As you know, Turkish Airlines’ direct flights to Mexico started in August 2019. On the occasion of the first direct flight, a delegation of business people from the Foreign Economic Relations Board (DEIK) and the Turkish Exporters' Assembly (TIM), led by our Deputy Minister of Trade H.E. Gonca Yılmaz Batur, held various meetings in Mexico City between Aug. 22-24, 2019, in order to address and improve relations in the fields of trade, economy and investments, to identify new opportunities for cooperation and to boost contacts between the private sectors of both countries. In this context, our Deputy Minister held a bilateral official meeting with her Mexican counterpart, Mexican Undersecretary of Foreign Trade H.E. Luz Maria de La Mora. As part of this visit, Turkish and Mexican businesspeople convened to exchange information on the trade and investment environment of the two countries and companies held B2B meetings at the Turkey-Mexico Trade and Investment Seminar, which was jointly organized by DEIK and TIM's partner organizations, the Mexican Business Council for Foreign Trade, Investment and Technology (COMCE) and BBVA Bancomer.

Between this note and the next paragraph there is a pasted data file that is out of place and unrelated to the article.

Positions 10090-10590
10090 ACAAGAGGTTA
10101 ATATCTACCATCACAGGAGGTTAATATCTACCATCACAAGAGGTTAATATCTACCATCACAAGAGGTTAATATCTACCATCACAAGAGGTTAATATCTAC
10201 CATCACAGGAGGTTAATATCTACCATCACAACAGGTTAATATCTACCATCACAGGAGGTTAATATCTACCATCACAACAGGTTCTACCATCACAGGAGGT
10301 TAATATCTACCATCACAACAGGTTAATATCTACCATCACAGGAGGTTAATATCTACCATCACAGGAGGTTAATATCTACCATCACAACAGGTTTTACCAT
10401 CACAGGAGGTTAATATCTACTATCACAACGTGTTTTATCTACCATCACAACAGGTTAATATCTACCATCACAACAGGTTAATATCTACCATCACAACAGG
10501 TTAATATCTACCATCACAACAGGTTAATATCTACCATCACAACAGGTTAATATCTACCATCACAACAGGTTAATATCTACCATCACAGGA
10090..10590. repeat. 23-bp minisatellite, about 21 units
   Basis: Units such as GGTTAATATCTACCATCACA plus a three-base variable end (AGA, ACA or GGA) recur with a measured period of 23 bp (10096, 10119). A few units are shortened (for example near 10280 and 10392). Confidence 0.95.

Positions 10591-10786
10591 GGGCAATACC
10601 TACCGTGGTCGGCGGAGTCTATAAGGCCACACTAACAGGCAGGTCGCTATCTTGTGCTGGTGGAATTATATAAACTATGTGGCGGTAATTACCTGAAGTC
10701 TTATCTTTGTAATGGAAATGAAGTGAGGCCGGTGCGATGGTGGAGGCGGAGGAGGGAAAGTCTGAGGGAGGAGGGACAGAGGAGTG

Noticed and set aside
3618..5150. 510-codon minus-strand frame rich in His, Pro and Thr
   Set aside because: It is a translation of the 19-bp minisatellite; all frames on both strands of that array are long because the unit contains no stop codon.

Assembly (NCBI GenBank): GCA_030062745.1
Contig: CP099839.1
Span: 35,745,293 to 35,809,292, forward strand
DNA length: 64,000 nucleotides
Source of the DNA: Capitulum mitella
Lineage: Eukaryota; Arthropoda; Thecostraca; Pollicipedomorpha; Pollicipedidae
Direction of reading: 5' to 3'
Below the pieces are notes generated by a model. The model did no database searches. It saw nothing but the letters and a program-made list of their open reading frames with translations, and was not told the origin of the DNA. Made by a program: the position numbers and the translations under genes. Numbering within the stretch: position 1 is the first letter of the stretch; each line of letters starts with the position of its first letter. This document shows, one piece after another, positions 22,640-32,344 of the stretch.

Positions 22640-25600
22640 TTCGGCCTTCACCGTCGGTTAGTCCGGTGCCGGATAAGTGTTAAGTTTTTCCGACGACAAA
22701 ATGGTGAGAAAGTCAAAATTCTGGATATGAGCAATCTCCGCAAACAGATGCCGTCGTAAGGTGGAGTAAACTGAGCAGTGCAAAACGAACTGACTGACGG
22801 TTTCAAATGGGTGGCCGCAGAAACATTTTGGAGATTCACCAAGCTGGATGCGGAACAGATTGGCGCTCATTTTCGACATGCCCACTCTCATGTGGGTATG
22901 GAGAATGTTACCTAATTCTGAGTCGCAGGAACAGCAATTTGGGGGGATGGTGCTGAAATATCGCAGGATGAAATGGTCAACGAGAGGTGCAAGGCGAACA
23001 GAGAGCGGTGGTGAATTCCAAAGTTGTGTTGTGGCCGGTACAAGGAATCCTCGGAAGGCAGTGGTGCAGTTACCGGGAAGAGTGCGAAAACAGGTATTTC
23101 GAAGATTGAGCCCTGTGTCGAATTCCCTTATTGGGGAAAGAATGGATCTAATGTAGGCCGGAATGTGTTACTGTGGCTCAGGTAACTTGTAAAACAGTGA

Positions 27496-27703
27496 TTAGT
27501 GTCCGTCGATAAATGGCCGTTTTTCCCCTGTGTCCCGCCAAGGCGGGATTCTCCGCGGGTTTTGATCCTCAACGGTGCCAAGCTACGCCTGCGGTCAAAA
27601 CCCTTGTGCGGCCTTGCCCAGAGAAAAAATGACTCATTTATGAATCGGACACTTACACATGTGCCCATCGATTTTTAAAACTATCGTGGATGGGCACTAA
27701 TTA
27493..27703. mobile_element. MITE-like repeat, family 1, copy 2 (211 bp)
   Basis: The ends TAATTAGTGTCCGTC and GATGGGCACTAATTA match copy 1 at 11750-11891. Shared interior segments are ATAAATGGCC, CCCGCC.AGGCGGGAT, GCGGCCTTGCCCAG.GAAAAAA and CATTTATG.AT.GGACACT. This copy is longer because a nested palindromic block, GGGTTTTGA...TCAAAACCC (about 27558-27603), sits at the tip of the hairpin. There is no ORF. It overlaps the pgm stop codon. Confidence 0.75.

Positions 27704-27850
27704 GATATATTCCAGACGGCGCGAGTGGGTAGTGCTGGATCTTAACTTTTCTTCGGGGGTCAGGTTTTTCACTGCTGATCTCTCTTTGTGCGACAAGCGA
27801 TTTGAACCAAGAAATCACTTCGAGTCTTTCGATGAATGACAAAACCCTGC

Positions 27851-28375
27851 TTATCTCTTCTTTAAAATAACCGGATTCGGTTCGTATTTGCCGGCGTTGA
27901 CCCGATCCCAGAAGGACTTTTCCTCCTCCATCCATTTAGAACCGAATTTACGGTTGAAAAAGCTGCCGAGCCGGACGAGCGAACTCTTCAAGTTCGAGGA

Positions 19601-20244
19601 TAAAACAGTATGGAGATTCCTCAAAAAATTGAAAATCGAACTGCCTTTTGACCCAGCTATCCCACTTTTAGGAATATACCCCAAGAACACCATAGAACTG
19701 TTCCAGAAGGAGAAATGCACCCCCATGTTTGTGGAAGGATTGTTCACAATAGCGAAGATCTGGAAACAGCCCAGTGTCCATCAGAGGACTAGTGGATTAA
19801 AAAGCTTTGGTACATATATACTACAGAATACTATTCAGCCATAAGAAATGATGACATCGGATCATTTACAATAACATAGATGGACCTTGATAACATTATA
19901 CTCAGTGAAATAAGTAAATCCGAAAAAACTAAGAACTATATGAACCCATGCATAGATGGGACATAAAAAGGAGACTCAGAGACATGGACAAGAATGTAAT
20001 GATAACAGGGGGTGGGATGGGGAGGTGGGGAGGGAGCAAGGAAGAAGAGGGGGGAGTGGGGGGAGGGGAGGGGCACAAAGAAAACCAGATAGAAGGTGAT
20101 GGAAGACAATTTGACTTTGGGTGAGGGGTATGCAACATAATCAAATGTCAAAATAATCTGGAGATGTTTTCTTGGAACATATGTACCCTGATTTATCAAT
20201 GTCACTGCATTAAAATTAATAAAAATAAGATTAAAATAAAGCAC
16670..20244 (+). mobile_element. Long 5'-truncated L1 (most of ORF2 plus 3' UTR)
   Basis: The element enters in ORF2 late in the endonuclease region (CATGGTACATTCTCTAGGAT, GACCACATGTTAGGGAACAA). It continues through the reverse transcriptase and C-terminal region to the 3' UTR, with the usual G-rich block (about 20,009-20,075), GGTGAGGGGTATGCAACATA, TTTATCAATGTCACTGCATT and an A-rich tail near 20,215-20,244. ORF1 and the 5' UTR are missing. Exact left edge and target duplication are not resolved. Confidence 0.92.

Last but not least, our Minister of Trade H.E. Ruhsar Pekcan had a meeting with Mexican Secretary of Economy H.E. Graciela Márquez Colín during the 50th World Economic Forum annual meeting in Davos on Jan. 22, 2020. 

It is important to mention the Sectoral Trade Missions to Mexico that have been organized since last year in coordination with our Ministry of Trade. In scope of these trade missions, bilateral business meetings have been successfully held in order to know each other better and develop stronger ties. During the COVID-19 pandemic, we have continued trade missions by virtual means. Likewise, we carried physical trade shows into digital platforms. On this occasion, we would like to invite Mexican businesspeople to discover the trade potential between our countries through attending these organizations, and meeting manufacturers from Turkey in various sectors.

Q: In which sectors does Turkey plan to strengthen or grow its relationship with Mexico?